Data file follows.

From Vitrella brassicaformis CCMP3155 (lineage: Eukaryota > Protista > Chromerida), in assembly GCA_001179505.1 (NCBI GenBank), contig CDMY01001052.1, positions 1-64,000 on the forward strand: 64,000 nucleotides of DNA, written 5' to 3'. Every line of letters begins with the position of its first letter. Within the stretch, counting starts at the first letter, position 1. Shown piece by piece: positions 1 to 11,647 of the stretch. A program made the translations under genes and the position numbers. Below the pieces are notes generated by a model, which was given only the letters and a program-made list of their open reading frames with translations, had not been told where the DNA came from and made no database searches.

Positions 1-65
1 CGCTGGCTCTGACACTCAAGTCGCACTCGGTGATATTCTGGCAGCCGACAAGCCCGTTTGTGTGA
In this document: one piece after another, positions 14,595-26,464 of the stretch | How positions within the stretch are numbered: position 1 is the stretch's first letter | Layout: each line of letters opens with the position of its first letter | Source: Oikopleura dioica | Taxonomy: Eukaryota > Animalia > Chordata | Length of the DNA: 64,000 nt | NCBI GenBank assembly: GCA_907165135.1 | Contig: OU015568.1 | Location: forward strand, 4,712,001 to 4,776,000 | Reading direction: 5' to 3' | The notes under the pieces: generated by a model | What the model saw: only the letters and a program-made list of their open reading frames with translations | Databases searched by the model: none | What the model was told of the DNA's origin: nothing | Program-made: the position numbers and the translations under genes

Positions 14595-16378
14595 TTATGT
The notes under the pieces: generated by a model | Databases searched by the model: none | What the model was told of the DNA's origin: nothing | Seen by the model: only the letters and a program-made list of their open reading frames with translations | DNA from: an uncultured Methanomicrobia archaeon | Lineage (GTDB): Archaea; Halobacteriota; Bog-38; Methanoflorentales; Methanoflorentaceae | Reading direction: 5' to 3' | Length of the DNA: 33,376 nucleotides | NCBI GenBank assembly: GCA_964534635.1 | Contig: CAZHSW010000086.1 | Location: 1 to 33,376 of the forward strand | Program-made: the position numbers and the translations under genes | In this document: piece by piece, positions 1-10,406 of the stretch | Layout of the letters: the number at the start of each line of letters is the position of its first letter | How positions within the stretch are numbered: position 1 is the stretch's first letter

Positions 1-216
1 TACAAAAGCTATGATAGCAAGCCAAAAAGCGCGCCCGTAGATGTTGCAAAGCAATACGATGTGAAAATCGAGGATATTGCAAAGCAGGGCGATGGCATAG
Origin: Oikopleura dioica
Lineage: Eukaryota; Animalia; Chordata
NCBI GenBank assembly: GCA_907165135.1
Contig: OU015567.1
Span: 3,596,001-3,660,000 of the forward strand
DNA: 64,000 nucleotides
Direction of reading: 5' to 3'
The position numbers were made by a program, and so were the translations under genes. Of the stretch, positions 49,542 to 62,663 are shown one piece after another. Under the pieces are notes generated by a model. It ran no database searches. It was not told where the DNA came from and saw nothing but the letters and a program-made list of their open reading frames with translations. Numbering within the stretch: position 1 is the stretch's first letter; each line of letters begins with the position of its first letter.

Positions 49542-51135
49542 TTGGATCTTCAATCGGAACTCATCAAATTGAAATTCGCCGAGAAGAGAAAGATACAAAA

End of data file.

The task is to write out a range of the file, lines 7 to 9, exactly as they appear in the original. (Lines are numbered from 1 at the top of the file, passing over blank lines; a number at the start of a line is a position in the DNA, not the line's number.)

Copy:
The notes under the pieces: generated by a model | Databases searched by the model: none | What the model was told of the DNA's origin: nothing | Seen by the model: only the letters and a program-made list of their open reading frames with translations | DNA from: an uncultured Methanomicrobia archaeon | Lineage (GTDB): Archaea; Halobacteriota; Bog-38; Methanoflorentales; Methanoflorentaceae | Reading direction: 5' to 3' | Length of the DNA: 33,376 nucleotides | NCBI GenBank assembly: GCA_964534635.1 | Contig: CAZHSW010000086.1 | Location: 1 to 33,376 of the forward strand | Program-made: the position numbers and the translations under genes | In this document: piece by piece, positions 1-10,406 of the stretch | Layout of the letters: the number at the start of each line of letters is the position of its first letter | How positions within the stretch are numbered: position 1 is the stretch's first letter

Positions 1-216
1 TACAAAAGCTATGATAGCAAGCCAAAAAGCGCGCCCGTAGATGTTGCAAAGCAATACGATGTGAAAATCGAGGATATTGCAAAGCAGGGCGATGGCATAG